Saturday, 30 October 2010

Social Cleansing in London

Boris Johnson, Tory mayor of London, has been courting controversy again with a comment he made in a radio interview about the coalition government’s proposed policies on Housing Benefit. Johnson said that he was not prepared to tolerate a ‘Kosova style social cleansing in London on his watch’. It is not the first time that he has made controversial statements in the media, but this time he has provoked outrage from government ministers, who have accused him off ‘making inflammatory remarks’.

It is perhaps a rather over the top comparison to cite Kosova, but he sure knows how to capture the attention of the media, and he is highlighting a very important issue. He may have been more accurate to compare government Housing Benefit changes to the enclosures and clearances of land in eighteenth and nineteenth century Britain, where huge amounts of rural land was cleared of inhabitants who were forced into the burgeoning urban areas by wealthy landowners.

Make no mistake about it, these changes to HB will cause profound social upheaval. The particular policy of capping the amount of payments to a third of ‘market’ value (down from a half) from next year, was what Johnson had in mind. In wealthy parts of London, HB claimants will be unable to afford private sector rents, and so will be forced into cheaper areas of the capital or outside of London altogether.

The Guardian newspaper reports that Haringey will suffer from an exodus in the wealthy western parts of the borough and an influx into the cheaper eastern areas, from claimants within Haringey and from outside more expensive boroughs. All this will lead to more pressure on other services, such as hospitals, schools and social services in the east of the borough, not to mention housing overcrowding, making these parts of Haringey more deprived than they already are.

Another change to HB which will cause social problems is the twelve month rule. HB claimants will automatically lose 10% of their benefit after twelve months, whether they are on Jobseekers Allowance or in low paid employment. How are these people meant to make up the difference when they are already on the breadline? Inevitably, this will lead to evictions and homelessness which in turn will lead to health issues and probably an increase in crime, at a time when police numbers, prison places and probation officers are all being cut.

Clearly huge sums are being spent on HB at the moment, but why punish the claimants when the problem is caused by a lack of affordable social housing and astronomical ‘free market’ rents in the private sector, in London particularly?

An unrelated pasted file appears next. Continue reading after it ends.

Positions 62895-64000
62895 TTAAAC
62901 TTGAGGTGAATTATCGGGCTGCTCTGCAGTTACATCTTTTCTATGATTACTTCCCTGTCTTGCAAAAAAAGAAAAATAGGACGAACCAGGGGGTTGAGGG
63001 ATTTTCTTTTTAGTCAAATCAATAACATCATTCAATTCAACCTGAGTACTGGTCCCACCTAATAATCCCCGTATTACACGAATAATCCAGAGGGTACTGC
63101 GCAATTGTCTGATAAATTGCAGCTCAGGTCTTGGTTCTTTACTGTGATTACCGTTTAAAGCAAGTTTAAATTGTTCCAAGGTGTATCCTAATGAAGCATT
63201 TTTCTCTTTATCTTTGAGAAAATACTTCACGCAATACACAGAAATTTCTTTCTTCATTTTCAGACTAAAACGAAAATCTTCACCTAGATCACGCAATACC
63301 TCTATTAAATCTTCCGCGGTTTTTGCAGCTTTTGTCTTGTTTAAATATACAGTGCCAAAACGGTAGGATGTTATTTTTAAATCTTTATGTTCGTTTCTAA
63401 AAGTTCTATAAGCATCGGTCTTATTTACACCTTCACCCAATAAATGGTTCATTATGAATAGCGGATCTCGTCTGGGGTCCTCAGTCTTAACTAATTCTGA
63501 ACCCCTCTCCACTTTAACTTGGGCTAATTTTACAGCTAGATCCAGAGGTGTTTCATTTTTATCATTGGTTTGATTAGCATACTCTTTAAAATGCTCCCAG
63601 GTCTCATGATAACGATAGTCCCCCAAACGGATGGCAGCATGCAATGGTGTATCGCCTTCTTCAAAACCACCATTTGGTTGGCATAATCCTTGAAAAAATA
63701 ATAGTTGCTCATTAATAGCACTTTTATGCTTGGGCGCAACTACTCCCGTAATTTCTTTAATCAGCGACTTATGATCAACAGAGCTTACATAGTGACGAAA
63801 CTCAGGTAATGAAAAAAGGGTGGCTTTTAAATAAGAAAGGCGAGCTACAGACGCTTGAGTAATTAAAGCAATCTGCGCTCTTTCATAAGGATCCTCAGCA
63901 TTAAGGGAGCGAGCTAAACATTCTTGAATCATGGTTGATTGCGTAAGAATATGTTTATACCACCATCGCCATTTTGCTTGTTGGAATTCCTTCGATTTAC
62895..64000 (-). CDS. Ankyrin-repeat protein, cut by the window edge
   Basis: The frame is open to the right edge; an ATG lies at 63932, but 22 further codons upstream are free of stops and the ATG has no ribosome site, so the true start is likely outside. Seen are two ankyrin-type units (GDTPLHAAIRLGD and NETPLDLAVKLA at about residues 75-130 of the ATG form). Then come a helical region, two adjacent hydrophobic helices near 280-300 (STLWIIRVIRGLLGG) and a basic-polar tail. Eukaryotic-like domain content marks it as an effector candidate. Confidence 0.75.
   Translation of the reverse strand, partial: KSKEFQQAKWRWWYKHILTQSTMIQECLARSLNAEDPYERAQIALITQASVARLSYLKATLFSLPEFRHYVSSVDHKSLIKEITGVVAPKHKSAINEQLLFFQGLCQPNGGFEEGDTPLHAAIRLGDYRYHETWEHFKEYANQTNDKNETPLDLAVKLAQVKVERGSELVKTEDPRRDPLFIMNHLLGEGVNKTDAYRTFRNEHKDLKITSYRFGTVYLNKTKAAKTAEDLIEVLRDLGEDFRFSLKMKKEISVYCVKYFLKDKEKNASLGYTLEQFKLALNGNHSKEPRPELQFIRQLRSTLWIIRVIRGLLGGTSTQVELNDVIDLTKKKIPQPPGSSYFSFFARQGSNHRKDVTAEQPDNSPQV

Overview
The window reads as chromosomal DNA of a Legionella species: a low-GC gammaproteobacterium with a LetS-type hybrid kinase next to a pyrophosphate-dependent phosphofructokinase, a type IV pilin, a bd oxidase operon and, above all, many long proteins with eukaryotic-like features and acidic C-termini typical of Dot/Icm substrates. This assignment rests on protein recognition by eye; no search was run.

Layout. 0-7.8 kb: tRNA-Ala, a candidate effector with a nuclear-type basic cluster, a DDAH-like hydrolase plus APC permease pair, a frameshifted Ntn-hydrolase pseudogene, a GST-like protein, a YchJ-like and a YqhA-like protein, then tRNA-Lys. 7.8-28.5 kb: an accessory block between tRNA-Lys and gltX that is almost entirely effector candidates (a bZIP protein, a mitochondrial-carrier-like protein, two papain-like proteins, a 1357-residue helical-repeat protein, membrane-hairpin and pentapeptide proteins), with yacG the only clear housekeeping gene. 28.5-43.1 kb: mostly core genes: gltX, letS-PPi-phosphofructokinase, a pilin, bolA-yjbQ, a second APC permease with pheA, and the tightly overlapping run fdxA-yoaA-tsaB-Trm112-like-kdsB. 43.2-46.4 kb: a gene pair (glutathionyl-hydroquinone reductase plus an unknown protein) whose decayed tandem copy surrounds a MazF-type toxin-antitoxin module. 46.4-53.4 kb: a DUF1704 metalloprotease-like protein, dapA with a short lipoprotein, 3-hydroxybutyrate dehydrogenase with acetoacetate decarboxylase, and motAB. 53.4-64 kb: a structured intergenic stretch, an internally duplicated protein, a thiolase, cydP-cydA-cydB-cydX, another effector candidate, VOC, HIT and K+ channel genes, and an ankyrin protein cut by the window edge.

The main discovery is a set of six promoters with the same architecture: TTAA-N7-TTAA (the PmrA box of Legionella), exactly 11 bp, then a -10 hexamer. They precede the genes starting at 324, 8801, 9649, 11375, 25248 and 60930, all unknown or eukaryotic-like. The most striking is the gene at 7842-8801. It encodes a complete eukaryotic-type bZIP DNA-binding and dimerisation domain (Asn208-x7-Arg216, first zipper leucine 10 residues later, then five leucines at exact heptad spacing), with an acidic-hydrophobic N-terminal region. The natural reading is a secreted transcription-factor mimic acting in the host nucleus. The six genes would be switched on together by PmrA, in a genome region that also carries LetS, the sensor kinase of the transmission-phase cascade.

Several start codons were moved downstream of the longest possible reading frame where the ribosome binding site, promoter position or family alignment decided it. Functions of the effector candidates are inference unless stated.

We are moving towards the kind of problems we saw in the 1980’s with poor ghettos becoming increasingly unsettled and a powder keg which exploded into urban riots in these areas in the end.

This is the ConDem government future, and it’s not going to be pretty.

Wednesday, 6 October 2010

The End of the Universal Welfare State

The announcement by George Osborne at the Conservative party conference this week, of the ending of Child Benefit for those paying higher rate income tax (earning of just under £44K), signals a break with the post war consensus of universal benefits in the UK.

On the face of it, why are people earning £44K getting handouts from the taxpayer, when savings need to made in public spending? Well, even leaving aside the anomaly that two parents earning £43K will still be allowed to claim this benefit, but a single wage earner on £44K will be disallowed, which raises questions of fairness, we also need to look a little deeper into this policy.

It is no coincidence that Child Benefit is paid at the same the rate to all parents, regardless of their income. The fact one partner, almost always the man, is earning a good wage, is no guarantee that this money will find its way to the child(ren). It has long been the view that direct payments to mothers is the surest way to get money to children, as unfortunately, fathers are not always reliable in this department. The problem of middle class child poverty is not uncommon, and this has been recognised in the universality of Child Benefit, ever since its inception.

Of equal importance though, is the very concept of universal benefits. If welfare benefits are seen by the middle classes as something that they have to pay for in tax, but are never going to claim, it undermines the whole basis of our welfare state. Prior to the second world war, what benefits did exists, were means tested, and therefore stigmatised, as a hand out from the wealthy to the poor.

The founders of the British welfare state in the post war period understood that the middle classes had to feel that there is something in the welfare state for them to want to continue contributing to the costs, and so designed welfare around the universal principle.

This is not the first time that Conservative and Labour governments have chipped away at universality, since Margaret Thatcher became Prime Minister in 1979. It is hard to imagine, for example, that before this, unemployment benefit was paid at 55% related to earnings for the first twelve months of a claim, a situation which (although even better) still exists in France and other European countries. And, it will probably not be the last time, as the spotlight falls on free public transport and winter fuel payments for the retired, for example.

Considering the measly savings to be had by ending universal benefits like Child Benefit (around £1b savings), the price of tearing our society apart into haves and have nots, is too high a one to pay. Why not just tax the rich more, and make the banks pay their fair share of the costs to get us out of this borrowing crisis, that children in particular, had no part in causing.

Monday, 4 October 2010

Local Campaigners Slam Government Threats to Dismantle the NHS

Open Letter to Secretary of State for Health about the NHS White Paper

Andrew Lansley MP
Secretary of State for Health
Department of Health

1st October 2010


Dear Mr Lansley

We are writing in response to your public consultation exercise, which ends 5th October 2010, to express our alarm and deep opposition to the health reforms proposed by the White Paper.